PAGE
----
Grant welcomed to re-establish wetlands
ONE of the Surf Coast and Victoria’s most significant estuarine regions will be rehabilitated thanks to a funding initiative.
The Corangamite Catchment Management Authority (CMA) awarded local environmental group ANGAIR $50,519 for the rehabilitation and protection of the Painkalac Valley.
Painkalac Valley, located at Aireys Inlet, is considered one of Australia’s most significant wetlands and a habitat for threatened species.
The project will rehabilitate a coastal wetland in the Painkalac Valley on the property of ANGAIR member and volunteer, Mick Loughnan.
Mr Loughnan transformed his once-cleared property into a welcoming habitat for native birds and threatened small mammals.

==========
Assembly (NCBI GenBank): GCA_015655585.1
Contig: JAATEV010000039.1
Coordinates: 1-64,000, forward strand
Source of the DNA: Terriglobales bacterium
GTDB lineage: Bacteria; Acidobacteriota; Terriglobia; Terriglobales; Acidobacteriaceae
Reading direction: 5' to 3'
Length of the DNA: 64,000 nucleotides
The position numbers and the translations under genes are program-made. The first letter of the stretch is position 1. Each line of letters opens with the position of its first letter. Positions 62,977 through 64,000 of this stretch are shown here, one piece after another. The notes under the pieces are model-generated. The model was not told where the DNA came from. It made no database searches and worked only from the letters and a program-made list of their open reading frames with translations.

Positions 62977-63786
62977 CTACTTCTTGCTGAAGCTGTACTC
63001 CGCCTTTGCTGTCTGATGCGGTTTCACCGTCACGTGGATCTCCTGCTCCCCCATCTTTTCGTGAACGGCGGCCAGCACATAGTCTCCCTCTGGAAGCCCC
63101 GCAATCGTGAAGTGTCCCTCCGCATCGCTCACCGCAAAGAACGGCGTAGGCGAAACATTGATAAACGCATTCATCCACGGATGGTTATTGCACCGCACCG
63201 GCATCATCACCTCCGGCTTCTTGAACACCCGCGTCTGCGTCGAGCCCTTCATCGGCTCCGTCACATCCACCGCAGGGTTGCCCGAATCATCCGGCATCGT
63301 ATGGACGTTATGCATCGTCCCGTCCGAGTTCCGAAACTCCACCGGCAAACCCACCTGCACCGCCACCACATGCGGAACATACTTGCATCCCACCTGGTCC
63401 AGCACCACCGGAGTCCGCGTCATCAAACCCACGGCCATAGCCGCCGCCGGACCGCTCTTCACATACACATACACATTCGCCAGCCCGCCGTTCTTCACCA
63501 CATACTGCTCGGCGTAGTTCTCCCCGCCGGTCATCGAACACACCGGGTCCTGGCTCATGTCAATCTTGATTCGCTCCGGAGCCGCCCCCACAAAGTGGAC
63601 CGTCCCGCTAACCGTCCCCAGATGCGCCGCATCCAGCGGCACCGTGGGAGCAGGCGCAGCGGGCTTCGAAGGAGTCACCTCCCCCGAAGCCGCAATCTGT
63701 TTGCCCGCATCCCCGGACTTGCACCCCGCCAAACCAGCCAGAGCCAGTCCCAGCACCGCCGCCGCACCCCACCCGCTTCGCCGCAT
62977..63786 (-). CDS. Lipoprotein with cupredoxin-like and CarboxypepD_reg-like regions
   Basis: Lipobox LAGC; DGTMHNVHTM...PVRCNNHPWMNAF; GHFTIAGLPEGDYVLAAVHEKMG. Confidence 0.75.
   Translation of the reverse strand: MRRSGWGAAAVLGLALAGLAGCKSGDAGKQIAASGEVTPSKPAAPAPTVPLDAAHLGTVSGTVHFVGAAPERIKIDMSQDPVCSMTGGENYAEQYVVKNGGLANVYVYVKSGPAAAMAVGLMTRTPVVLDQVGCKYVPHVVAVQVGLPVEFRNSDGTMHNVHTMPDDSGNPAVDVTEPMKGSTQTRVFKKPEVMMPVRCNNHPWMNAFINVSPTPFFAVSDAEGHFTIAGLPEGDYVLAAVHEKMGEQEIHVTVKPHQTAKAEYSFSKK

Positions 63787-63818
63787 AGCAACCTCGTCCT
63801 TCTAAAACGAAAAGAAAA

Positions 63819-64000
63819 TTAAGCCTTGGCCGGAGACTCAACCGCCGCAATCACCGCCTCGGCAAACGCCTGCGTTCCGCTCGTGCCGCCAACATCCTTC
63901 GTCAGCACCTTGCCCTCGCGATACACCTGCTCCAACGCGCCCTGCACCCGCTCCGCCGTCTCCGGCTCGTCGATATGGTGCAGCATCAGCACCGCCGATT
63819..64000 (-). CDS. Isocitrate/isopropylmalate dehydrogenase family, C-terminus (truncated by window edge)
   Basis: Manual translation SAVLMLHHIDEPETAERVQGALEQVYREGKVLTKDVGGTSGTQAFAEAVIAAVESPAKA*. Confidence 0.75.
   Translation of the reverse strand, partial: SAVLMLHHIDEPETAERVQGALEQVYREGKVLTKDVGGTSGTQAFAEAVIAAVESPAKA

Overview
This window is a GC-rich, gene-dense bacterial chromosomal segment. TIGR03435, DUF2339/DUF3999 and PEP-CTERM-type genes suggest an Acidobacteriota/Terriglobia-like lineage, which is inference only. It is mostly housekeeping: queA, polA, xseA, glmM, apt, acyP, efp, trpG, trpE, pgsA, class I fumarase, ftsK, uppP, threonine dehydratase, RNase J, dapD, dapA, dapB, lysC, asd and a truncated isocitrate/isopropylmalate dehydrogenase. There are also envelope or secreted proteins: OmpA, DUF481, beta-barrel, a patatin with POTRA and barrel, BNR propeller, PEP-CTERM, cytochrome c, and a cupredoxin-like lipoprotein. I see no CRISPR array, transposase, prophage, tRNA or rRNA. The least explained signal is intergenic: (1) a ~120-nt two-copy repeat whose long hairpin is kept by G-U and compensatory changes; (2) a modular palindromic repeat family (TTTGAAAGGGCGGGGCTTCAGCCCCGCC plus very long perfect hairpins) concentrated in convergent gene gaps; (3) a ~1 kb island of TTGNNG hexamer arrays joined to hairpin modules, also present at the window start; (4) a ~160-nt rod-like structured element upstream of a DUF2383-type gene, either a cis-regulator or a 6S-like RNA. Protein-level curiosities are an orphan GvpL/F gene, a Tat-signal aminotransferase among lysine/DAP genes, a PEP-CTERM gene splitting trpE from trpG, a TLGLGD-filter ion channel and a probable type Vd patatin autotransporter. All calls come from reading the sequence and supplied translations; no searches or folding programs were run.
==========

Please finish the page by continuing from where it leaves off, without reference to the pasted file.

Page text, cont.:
ANGAIR will establish a corridor for native animals from the Painkalac Creek to the nearby shrubby forest and woodlands, by revegetating and restoring the ephemeral wetland.
This unique area provides an opportunity to re-establish one of the most biologically diverse and threatened habitats in Australia – coastal wetlands.
“By rehabilitating this area, we will not only restore the flora but also provide habitat for birds, native animals and tiny mammals, as well as improve water quality in the Painkalac Creek,” Mr Loughnan said.
Corangamite CMA CEO John Riddiford said the project would enable ANGAIR to carry out critical work for the local environment, community and threatened species in the region.
“This project demonstrates the community’s hands-on commitment to environmental conservation. In addition, these projects will foster an ongoing legacy of community involvement and education within the Corangamite region,” Mr Riddiford said.
The grant is part of a $1 million Community Environment Grants Program which has awarded $855,000 to 23 new projects so far and stems from the Australian government’s $6 million Wild Otways Initiative.